Since we don't have garages, we can't have garage sales. (We do have yards, but we can't have yard sales either.) But apparently Okinawans love a good junk sale, so to make it happen, Outdoor Rec sells parking spaces for $15 ($10 if you're moving like us...$0 if you know the guy working the register like us!) every other weekend. They give an hour and a half to set up and then open the gates to the public.
I was a little bit concerned that we wouldn't get much business today, since it is so close to Christmas and I guess since maybe people aren't really in the garage-sale state of mind when it's not spring or summer. Boy was I wrong. I'd heard that when they open the sale to the public, it's a madhouse, but I thought it was an exaggeration. Nope. There were shoppers coming in to park at the same time we were driving in to set up. And I almost thought I just hadn't heard the starting gun go off or something because it seriously was like a race to the flea market! People were RUNNING. Hundreds of Japanese people RUNNING to buy my garbage!
Oh, but wait... I forgot one thing. IMMEDIATELY upon opening the back of the car, the other vendors were hanging out in our spot, looking in our car, peering in with flashlights to check out our goods. I had heard that the "regulars" buy your stuff during the set-up/pre-sale time and then mark it up and sell it at their own booth. We hadn't been there 4 minutes (or gotten half of our things set out) before we made our first $11! David sold a golf bag pull-cart for $10 and I sold a clear plastic case for $1. I'm glad I listened to my inner voice saying "take it all" because I almost left that at home because I didn't figure anyone would want it. By the way, later I did a little espionage and went to the guy with the pull-cart and asked how much he wanted for it...$30. Obviously he doesn't really follow the "10%" rule of thumb because that thing brand new only cost $40.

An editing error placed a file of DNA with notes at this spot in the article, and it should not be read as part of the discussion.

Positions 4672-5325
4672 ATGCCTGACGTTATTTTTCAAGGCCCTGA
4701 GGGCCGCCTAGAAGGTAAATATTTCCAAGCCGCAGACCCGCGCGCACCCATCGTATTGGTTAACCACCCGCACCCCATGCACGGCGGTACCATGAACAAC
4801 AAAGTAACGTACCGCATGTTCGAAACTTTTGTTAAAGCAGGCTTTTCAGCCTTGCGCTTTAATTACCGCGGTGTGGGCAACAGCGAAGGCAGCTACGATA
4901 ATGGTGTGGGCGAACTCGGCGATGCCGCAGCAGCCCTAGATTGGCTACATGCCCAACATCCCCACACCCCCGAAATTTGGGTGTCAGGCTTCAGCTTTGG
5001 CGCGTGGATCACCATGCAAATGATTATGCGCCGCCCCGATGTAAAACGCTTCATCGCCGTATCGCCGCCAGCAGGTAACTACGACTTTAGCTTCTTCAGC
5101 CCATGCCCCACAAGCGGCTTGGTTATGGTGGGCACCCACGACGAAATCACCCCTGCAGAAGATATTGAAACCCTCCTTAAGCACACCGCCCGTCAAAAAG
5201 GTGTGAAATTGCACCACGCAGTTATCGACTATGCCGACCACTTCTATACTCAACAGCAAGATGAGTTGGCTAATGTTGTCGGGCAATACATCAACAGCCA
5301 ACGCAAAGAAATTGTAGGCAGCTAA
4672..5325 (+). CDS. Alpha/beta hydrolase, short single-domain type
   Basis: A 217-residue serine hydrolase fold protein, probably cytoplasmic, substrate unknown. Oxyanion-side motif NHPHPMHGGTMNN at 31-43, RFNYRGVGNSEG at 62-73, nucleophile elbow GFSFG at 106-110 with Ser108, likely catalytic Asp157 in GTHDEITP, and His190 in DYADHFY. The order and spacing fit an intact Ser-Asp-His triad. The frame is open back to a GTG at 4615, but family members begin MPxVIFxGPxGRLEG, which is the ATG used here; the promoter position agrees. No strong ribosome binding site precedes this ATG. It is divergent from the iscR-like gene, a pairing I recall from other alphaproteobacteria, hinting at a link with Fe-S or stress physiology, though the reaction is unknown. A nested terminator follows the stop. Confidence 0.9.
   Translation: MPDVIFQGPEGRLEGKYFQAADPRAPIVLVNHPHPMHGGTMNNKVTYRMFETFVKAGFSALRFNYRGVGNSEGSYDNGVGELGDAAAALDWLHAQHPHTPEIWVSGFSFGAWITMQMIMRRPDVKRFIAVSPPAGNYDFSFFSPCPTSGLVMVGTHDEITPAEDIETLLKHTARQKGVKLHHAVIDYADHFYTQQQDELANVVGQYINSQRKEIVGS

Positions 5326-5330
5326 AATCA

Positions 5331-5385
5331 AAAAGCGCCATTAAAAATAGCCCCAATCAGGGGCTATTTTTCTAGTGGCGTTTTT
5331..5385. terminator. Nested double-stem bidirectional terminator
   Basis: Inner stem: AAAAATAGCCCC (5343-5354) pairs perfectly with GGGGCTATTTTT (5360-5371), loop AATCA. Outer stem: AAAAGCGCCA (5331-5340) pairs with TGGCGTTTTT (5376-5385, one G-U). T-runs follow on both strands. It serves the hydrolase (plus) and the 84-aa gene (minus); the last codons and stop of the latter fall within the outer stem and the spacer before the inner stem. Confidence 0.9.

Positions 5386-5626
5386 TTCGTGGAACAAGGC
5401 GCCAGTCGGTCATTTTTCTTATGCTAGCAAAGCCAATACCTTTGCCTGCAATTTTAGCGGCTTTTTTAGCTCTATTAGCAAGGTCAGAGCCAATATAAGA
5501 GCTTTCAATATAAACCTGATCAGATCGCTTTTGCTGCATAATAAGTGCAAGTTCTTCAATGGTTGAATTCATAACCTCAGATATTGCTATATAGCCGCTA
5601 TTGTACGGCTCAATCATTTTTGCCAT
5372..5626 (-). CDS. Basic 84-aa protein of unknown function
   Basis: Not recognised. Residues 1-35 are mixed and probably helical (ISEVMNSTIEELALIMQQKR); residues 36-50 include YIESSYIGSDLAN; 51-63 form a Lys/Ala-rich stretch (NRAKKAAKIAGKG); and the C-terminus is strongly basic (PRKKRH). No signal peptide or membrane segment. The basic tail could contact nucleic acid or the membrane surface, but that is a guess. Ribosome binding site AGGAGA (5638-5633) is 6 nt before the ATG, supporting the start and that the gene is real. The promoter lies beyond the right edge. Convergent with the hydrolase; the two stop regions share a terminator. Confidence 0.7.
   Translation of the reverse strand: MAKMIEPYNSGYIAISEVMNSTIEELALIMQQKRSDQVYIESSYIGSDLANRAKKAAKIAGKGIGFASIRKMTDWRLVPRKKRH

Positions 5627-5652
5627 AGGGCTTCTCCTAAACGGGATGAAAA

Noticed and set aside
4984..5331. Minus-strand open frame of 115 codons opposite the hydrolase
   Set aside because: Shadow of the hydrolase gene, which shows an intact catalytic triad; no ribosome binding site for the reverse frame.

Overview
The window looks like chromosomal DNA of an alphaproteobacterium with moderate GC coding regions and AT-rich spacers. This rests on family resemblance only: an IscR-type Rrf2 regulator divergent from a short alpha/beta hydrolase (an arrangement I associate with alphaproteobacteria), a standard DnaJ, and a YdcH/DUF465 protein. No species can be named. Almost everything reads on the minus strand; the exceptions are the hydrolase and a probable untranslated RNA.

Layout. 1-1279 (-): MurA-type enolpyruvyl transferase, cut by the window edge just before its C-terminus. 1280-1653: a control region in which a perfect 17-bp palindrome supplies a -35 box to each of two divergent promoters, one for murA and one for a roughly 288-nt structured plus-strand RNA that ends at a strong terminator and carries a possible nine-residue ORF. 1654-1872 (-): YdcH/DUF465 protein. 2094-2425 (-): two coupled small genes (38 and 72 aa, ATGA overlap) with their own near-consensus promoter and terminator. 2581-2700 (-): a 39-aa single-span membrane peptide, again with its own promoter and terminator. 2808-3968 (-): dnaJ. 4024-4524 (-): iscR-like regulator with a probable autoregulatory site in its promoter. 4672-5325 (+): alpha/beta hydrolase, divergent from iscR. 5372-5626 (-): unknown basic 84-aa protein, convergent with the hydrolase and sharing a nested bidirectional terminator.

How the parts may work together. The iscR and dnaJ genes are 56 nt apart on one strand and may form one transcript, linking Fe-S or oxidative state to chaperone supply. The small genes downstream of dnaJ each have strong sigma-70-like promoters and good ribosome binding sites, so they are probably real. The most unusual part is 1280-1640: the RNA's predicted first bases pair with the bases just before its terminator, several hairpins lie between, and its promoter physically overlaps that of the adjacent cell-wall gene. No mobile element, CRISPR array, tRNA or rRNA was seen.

We priced our junk (I mean merchandise) to sell. I figured if we made $15, we'd be coming home with more than we would if we dropped it at the thrift store/Airman's Attic (which is what we will do with the leftovers). All of my clothes were 100 Yen. (The exchange rate is currently a nauseating 88Yen to the dollar) OH my goodness. I just decided to check and make sure that I was right about thinking that was terrible and it turns out...happy surprise!...it's actually good. I made more money than I thought I did. Yippee!! So, the exchange rate is actually only nauseating when you are buying things, not when you are selling! Duh...don't know why that hadn't crossed my mind already.
So...the running people come and it's like a crazy mob. People holding stuff up and you say 100. Then they either take it or leave it or haggle with you. Someone didn't want to pay $3 for a pair of my old running shoes. I am very attached to my old running shoes (I did convince myself to put out 3 pairs...and still have 6. Plus the ones I am currently running in). I was telling people, "Listen, I wore these for 3 months. Look how clean and nice they are. They are very comfortable. They were $120!" I wanted to tell them, "How many other small-footed people selling gently worn high-quality athletic shoes do you think you're going to find around here?" Eventually I managed to get the $3. One lady tried them on and it was soooooo strange to see MY running shoe on someone else's foot. I didn't like it. I almost bumped the price to $4.